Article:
Colorado man accused of planning to blow up synagogue

He is charged with attempting to obstruct a religious exercise by force using explosives and fire.

November 5, 2019 15:30
2 minute read.
Colorado man accused of planning to blow up synagogue

Supporters of the National Socialist Movement, a white nationalist political group, give Nazi salutes while taking part in a swastika burning at an undisclosed location in Georgia, US on April 21, 2018. (photo credit: GO NAKAMURA/REUTERS)

A Colorado man has been accused of domestic terrorism for planning an attack on a Pueblo synagogue and spreading white supremacists views that encouraged violence, according to court documents.

Richard Holzer, 27, met with an undercover FBI agent on Friday at a motel with the explosives he allegedly was going to use on Temple Emanuel, a 30-family non-denominational synagogue in Pueblo, according to an affidavit filed in the Colorado US District Court. The affidavit also said he threatened to poison the synagogues water in hopes of killing Jews.

The agent asked what would happen if someone was in the building when the bomb went off but Holzer said he assumed no one would be there, “but that if they were, Holzer would not care because they would be Jews,” read the affidavit.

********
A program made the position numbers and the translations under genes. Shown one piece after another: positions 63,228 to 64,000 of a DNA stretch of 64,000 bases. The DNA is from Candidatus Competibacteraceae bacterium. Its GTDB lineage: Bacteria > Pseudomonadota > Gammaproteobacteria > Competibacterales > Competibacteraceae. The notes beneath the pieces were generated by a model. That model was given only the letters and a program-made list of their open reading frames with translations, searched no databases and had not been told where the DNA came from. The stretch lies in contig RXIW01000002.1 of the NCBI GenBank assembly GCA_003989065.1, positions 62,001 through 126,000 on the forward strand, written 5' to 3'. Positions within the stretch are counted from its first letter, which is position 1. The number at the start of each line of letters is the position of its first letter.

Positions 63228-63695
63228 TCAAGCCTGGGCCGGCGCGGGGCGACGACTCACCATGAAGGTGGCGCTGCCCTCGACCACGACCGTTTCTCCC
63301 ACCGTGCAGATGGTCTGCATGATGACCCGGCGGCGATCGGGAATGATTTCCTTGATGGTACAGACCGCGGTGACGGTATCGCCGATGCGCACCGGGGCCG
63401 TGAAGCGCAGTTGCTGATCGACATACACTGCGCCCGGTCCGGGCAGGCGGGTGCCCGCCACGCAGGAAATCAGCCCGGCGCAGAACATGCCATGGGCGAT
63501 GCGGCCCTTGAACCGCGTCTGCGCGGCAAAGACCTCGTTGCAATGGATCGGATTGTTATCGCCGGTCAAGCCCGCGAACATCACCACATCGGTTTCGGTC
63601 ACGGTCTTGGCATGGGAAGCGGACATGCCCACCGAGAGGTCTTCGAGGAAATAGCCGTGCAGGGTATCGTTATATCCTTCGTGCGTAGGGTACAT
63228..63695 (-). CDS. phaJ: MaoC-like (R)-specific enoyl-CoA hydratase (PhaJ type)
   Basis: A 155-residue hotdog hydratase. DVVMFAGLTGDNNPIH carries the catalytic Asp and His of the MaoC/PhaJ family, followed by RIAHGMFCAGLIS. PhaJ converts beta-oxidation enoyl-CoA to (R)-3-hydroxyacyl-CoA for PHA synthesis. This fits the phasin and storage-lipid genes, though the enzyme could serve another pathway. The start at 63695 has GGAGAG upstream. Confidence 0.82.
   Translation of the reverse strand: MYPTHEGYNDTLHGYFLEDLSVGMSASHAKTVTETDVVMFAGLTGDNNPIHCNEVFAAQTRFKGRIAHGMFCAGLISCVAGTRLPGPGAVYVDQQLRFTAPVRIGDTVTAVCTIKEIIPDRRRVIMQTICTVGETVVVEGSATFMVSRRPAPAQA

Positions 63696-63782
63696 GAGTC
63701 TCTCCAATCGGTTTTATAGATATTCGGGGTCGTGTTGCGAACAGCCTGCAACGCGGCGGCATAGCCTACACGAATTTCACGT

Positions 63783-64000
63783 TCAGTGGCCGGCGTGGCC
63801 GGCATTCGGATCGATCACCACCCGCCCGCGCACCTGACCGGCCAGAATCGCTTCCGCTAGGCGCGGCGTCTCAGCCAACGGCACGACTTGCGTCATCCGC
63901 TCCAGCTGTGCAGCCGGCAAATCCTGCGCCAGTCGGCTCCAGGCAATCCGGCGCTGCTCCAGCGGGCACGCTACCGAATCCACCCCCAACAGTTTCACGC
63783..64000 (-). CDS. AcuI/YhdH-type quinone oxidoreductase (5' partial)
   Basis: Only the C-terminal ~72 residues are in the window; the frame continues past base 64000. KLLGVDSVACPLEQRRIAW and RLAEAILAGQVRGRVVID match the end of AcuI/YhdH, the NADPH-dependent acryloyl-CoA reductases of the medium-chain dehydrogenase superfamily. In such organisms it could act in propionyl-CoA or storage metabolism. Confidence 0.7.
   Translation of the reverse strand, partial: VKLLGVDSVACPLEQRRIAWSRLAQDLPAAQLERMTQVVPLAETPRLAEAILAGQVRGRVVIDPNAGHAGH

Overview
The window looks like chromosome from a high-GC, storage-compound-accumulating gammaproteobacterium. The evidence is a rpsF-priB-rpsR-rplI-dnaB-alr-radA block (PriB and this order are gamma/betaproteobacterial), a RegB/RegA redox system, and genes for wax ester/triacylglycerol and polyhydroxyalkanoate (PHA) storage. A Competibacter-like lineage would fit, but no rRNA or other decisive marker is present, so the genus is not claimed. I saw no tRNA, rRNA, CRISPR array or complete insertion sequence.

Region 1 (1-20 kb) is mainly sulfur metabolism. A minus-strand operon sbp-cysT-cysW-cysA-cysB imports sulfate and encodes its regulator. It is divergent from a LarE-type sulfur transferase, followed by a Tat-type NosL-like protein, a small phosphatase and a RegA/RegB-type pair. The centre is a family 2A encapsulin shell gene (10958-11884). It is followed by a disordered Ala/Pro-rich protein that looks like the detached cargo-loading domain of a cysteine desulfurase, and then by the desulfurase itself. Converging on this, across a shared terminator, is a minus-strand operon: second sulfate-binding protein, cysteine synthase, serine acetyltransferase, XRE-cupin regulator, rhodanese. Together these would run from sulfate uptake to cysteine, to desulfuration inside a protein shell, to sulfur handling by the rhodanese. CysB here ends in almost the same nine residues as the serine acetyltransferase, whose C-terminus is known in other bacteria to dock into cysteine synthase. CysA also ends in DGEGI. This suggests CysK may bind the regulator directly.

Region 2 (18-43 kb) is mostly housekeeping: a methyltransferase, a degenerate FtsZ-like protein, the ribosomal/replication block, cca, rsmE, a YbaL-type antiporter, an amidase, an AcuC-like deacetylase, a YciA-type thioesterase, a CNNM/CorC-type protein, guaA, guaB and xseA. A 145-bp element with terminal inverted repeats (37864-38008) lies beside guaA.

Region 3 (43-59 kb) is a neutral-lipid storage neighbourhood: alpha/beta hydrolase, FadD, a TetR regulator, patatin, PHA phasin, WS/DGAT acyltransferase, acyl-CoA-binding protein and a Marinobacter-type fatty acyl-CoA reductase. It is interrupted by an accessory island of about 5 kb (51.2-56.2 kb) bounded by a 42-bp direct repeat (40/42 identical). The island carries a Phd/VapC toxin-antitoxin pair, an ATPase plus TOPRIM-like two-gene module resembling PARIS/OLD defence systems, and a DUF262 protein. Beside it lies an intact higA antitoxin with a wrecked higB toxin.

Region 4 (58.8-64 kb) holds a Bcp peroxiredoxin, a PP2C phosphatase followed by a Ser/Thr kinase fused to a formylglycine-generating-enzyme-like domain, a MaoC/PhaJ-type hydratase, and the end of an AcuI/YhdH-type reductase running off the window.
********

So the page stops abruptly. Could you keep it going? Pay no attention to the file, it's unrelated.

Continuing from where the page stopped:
Holzer began communicating with the undercover FBI agent on September 28 through a Facebook account. The affidavit said that Holzer said he was first a member of the Ku Klux Klan and is now a skinhead.

Arrest documents say he told the agent that he had paid “Mexican Hitler” to “hex and poison a local synagogue” and that he put arsenic in the water pipes of the congregation on October 31.

By the end of the month, Holzer had said he was preparing for a racial holy war and was planning to check the synagogue. He even sent the FBI agent videos from Temple Emanuel and said he was planning to poison the water supply again.

He is charged with attempting to obstruct a religious exercise by force using explosives and fire, according to The Denver Post.

Michael Atlas-Acuna, Temple Emanuel’s president, told the Jewish Telegraphic Agency on Monday that he first learned of Holzer’s plot from press reports. He said the congregation is already conscious of its security but will review its procedures and policies given the news.

“We’re not going to be intimidated,” Michael Atlas-Acuna said. “We take security very seriously and we do what we have to do to secure the synagogue. We’re not going to be victims or see ourselves as victims. We’re going to defend ourselves.”

At a news conference Monday, law enforcement officials said the synagogue no longer faces an imminent threat. Officials from the US Attorney’s Office and the FBI classified the alleged crime as domestic terrorism.

“Pueblo is a diverse community, a community characterized by inclusiveness and not these types of behaviors,” Troy Davenport, Pueblo’s chief of police, said at the news conference. “This kind of behavior is frankly intolerable in our city.”

Ben Sales/JTA contributed to this report.

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